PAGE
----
At 38 years old, Shannon Sharpe, former tight end with the Denver Broncos and controversial NFL commentator, returns to his first love, bodybuilding.
His goal? To get into shape for his first Flex magazine photoshoot, a milestone in the career of any bodybuilder.
Sharpe didn’t start weight training until university, following in the lead of big brother, Sterling, former NFL wide receiver with the Green Bay Packers. According to Sharpe, the bodybuilding bug hit hard and he was hooked.
“I was like an addict. When my teammates were going to parties at 10 o’clock at night, I’d be in the weight room. Eventually, football was like a byproduct, because I would’ve rather lifted than play football. Football allowed me to do what I really, really loved to do; lift weights. For me, benching was the thing. In college you benched three days a week, Monday, Wednesday and Friday. Tuesday and Thursday were for legsâ€¦”
Sharpe admits to a fascination with strength, and remembers working out the day in 1985 when Ted Arcidi was the first person to bench 700 pounds, and “thinking about how much that was.” For himself, he admits to being wary of maximum singles, but has benched over 400 pounds for enough reps that he’s sure he could’ve benched 500.
Anyway, it’s bodybuilding that floats Sharpe’s boat. He went to his first contest in 1994, attends the Arnold Classic every year and wishes the O. wasn’t on during football season.
So what’s the secret behind the Sharpe physique?
Three words: The Real Roc.
That’d be Rashid “The Roc” Shabazz, IFBB pro and personal trainer, who tailor-made his program to meet Sharpe’s needs, grouping him with other former and current athletes who shared the goal of returning to peak condition at a stage in life when big can be too big.
This year, inspired by the conditioning Shabazz attained for his IFBB debut at the San Francisco Pro, Sharpe enlisted The Real Roc who trains pro athletes at his Atlanta, Georgia Gym. The mission was to whip Sharpe into competition-level shape.
When Shabazz started training Sharpe in late March, he weighed 117 kgs. Less than four months later, on the day of the Flex shoot, Sharpe had reached his goal of returning to his playing weight of 104 kg.
According to Sharpe, football strength training emphasizes compound exercises, such as bench presses, squats and power cleans. The Roc’s routine featured reps as high as 50 and circuit training to build explosiveness and endurance, but Shabazz also came up with exercises designed specifically to accentuate Sharpe’s physique.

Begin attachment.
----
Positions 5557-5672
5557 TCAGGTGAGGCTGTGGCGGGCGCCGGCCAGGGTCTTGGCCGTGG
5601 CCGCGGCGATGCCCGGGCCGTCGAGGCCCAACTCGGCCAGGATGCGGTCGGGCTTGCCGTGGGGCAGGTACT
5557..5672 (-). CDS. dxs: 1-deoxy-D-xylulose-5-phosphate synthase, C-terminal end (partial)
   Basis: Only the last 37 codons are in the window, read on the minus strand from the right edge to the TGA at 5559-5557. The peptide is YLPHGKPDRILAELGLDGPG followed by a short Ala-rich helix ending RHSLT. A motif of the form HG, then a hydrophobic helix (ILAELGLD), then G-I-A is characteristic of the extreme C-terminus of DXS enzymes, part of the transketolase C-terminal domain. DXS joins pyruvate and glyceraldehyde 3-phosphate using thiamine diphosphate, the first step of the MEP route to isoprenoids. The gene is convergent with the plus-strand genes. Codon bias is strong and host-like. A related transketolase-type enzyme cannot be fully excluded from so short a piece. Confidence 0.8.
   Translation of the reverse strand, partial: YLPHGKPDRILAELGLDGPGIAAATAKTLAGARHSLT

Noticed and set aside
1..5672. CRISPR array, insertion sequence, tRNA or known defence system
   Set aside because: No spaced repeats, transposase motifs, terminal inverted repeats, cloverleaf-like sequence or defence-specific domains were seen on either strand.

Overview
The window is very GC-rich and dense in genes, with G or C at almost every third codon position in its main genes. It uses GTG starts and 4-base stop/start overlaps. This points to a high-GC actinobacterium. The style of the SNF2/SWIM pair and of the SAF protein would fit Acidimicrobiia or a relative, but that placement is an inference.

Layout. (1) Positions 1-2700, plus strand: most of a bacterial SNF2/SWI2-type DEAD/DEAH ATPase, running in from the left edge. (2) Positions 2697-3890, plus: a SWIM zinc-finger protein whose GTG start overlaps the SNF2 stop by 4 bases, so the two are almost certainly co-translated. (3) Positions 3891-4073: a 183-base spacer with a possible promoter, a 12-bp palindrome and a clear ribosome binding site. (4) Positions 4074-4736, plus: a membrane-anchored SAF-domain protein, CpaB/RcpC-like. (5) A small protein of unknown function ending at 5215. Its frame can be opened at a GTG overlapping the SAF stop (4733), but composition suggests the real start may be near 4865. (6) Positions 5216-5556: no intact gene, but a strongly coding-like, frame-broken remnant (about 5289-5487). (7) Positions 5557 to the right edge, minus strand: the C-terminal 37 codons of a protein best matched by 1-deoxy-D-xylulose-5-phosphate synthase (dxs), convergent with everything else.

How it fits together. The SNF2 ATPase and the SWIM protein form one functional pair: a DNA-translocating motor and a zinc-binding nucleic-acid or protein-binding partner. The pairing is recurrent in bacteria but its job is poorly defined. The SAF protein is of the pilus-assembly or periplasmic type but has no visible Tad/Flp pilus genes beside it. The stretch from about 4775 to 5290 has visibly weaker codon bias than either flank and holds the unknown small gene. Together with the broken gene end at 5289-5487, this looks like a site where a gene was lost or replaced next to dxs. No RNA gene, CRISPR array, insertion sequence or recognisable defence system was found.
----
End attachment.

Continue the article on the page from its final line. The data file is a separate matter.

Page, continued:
“The high reps, peak contractions, new angles and fast pace of the routine Shabazz designed accentuated the shape and details of Sharpe’s muscles, but it was the cardio (initially eight to 10 hours per week) and low-carb high-protein diet that helped shed those kilos.”
About that diet?
“I went to hell and back,” says a humbled Sharpe. “I wouldn’t wish the last three days on anybody. I’ve always been disciplined about what I eat, but this was a whole new level. I was already on low carbs, and then cut the carbs to damn near nothing. I went from three to two to [1 litre] of water [daily] and still did cardio. The mundaneness of the diet is what’s hard, and then at the end, you just can’t find much energy anywhere.”
Sharpe reduced his bodyfat from 8% to 4 %. Which gave arguably the greatest tight end in history a whole new respect for competitive bodybuilders like Shabazz.
So how did he motivate himself? In the tough final yards of the diet prior to the shoot, Shabazz gave Sharpe a photo of his idol, Two-Time Arnold Classic Champion Dexter Jackson posing at the 2004 Arnold Classic, which the NFL legend stuck to his refrigerator to keep him going. Which just goes to show that even at this level, it’s hard to stay sharp.
Dexter Jackson (third from left) takes the Arnold.
Ok, so we know the how, but what’s the why? This future NFL Hall of Famer has everything: a university degree in law, a lucrative post-competitive career and a physique that is athletic by anyone’s standards. Remember, even at 117 kgs, Sharpe had less than 8%body fat. So why literally bust a gut?
It all comes down to passion.
“I can’t imagine not doing it. I say sometimes I’m going to go a week without lifting, but I can’t. Or I’m going to go a week without some form of cardio, but I can’t. I’ve always got to work out because that’s what I love doing. I don’t really have any other hobbies. Sometimes I’ll come to the gym two or three times a day, and people ask me if I wouldn’t rather relax. The enjoyment people get out of going to the mall or on vacation, that’s the kind of joy I get out of going to the gym and working out.”
Trash-talking tight-end? Shannon Sharpe in his glory days.